HTML Checking for Large Sites
Rocket Validator integrates the W3C Validator HTML checker into an automated web crawler.
A “link” element must not appear as a descendant of a “body” element unless the “link” element has an “itemprop” attribute or has a “rel” attribute whose value contains “dns-prefetch”, “modulepreload”, “pingback”, “preconnect”, “prefetch”, “preload”, “prerender”, or “stylesheet”.
<link> element has been found in an invalid body context. Check the attributes of the
<link> element and ensure it’s not within the
If the element is within the
<head> section, it may have been interpreted as a
body context depending on previous elements. For example, while this
<link> element is valid per se and is in the
<head> section, it is deemed invalid because the previous
<img> element made the validator consider it a
<!DOCTYPE html> <html lang=""> <head> <title>Test</title> <img src="photo.jpg" alt="A smiling cat" /> <link rel="canonical" href="https://example.com/" /> </head> <body> <p>Some content</p> </body> </html>
If we fix that document and move the
<img> tag within the body, the issue raised about
<meta> disappears because it’s now in a valid context:
<!DOCTYPE html> <html lang=""> <head> <title>Test</title> <link rel="canonical" href="https://example.com/" /> </head> <body> <p>Some content</p> <img src="photo.jpg" alt="A smiling cat" /> </body> </html>
Related W3C validator issues
A <link> element that is using the preload value in the rel attribute is missing the as attribute, used to indicate the type of the resource.
The preload value of the <link> element’s rel attribute lets you declare fetch requests in the HTML’s <head>, specifying resources that your page will need very soon, which you want to start loading early in the page lifecycle, before browsers’ main rendering machinery kicks in. This ensures they are available earlier and are less likely to block the page’s render, improving performance.
The as attribute specifies the type of content being loaded by the <link>, which is necessary for request matching, application of correct content security policy, and setting of correct Accept request header.
An illegal character has been found for the “href” attribute on the “link” element.
To fix this issue, find the “link” element in question and make sure that the “href” attribute contains a valid URL without any illegal characters.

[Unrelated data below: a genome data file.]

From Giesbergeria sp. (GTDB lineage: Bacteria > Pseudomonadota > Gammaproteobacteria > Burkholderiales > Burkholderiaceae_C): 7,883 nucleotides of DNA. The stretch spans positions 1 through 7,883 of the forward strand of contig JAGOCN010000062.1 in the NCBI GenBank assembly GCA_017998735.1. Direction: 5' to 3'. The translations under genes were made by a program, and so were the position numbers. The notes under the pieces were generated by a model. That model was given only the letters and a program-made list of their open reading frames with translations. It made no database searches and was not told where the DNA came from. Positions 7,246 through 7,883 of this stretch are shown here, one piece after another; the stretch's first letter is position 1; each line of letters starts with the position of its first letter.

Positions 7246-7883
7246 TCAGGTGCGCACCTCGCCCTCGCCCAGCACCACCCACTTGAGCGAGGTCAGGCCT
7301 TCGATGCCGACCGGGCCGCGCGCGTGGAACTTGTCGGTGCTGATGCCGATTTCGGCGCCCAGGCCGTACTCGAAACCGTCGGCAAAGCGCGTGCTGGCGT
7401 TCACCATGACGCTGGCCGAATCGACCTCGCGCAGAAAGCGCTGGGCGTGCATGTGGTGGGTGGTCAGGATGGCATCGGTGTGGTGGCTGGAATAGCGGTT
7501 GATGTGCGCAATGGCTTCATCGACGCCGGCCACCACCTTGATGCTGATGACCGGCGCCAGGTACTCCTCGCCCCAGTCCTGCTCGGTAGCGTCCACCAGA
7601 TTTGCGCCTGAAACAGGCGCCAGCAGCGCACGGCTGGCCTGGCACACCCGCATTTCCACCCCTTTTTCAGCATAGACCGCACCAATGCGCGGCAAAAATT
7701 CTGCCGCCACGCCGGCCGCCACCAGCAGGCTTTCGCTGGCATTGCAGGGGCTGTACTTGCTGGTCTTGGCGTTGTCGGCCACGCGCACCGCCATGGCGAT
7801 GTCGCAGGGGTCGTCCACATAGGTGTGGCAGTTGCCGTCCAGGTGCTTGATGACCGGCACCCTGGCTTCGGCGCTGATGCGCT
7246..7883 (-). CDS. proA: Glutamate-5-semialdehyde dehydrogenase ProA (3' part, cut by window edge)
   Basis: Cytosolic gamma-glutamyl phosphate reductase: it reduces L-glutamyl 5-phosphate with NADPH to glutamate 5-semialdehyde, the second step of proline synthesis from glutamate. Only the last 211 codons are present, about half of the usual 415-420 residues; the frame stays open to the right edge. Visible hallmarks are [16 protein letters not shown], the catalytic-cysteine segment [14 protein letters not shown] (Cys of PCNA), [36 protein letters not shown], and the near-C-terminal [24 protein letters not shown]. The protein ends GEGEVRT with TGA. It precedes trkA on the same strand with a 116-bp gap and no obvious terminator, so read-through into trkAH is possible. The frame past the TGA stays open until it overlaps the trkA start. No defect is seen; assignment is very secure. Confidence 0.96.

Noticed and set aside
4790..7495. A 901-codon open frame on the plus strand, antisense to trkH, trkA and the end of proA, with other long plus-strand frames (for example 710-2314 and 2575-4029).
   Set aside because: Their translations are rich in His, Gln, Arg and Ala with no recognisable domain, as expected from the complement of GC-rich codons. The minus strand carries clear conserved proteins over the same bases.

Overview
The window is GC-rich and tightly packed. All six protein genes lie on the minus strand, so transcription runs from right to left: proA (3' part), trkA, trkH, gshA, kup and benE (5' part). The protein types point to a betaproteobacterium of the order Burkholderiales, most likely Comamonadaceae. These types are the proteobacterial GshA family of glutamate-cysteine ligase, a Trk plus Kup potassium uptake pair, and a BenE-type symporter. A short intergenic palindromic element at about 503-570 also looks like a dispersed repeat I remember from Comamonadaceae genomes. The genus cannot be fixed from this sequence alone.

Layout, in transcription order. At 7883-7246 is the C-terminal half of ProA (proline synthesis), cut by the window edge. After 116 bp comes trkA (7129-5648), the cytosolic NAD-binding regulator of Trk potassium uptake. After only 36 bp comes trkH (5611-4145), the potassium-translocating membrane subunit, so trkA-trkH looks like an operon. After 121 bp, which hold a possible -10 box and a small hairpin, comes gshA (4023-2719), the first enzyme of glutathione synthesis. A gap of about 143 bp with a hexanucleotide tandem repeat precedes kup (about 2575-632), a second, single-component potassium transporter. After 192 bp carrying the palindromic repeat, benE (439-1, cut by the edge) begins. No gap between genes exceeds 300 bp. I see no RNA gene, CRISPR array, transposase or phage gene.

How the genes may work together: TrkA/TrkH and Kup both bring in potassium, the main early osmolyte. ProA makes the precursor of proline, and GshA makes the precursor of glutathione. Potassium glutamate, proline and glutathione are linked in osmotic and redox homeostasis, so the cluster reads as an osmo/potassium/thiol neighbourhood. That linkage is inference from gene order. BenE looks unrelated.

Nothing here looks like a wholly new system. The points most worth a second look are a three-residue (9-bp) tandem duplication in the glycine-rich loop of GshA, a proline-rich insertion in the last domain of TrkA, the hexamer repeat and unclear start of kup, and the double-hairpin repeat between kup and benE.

Here’s some example HTML code of a link element:
<!DOCTYPE html> <html> <head> <title>My Webpage</title> <link rel="stylesheet" href="styles/main.css"> </head> <body> <h1>Welcome to my webpage!</h1> <p>Here is some content...</p> </body> </html>
In the above example, the link element has a valid href attribute value of styles/main.css. Make sure that your href attribute values don’t contain any illegal characters.
The href attribute on the link element must not be empty.
The href attribute on an element <link> contains a character that is not allowed, and should be encoded.
Some typical examples include the pipe character | that should be replaced by its encoded alternative %7C , and the left square bracket [ that needs to be encoded as %5B.
The media attribute on a <link> element has not been recognized.
This attribute specified what media the linked resource is optimized for. As an example, the following will link a general stylesheet, and a specific one for printing:
<head> <link rel="stylesheet" type="text/css" href="general.css"> <link rel="stylesheet" type="text/css" href="print.css" media="print"> </head>
Valid values for this attribute include:
- all. Default, used for all media.
- print. Used for printers and print previews.
- screen. Used for computer, tablets or smartphone screens.
The value used to define the type of a link is not valid. You’re probably using a URL instead of a valid type.
Example of a valid type:
<link rel="icon" type="image/png" href="favicon.png">
link elements are used to link to external resources, such as stylesheets, scripts, and icons. Including relevant attributes in the link element helps provide additional information about the linked resource.
rel: The rel attribute specifies the relationship between the current document and the linked resource, and can also provide additional information about the type of linked resource. For example, using rel="stylesheet" for a linked CSS file or rel="icon" for a linked favicon.
itemprop: If the linked resource is an HTML document or a microdata vocabulary like Schema.org, use itemprop to specify properties the linked document or vocabulary defines.
property: If the linked resource is an RDF resource, use property to provide metadata about the relationship between the current document and the resource being linked.
Example with rel attribute:
<head> <link rel="stylesheet" href="styles.css"> <!-- Other meta tags --> </head>
Example with itemprop and property attributes:
<head> <link itemprop="mentions" href="https://example.com/"> <link property="schema:citation" href="https://example.com/article.html"> <!-- Other meta tags --> </head>
By adding itemprop, property, or rel as necessary, you can ensure your link elements provide appropriate context and semantic meaning to your HTML document.
An a element with an href attribute provides a link to a resource, so adding the link role to it is redundant.
When not using semantic HTML for its intended purpose, interactive features must be re-implemented. For example, when role="link" is added to an element, the tab key should enable giving focus to the link and the enter key should execute the link when focused.
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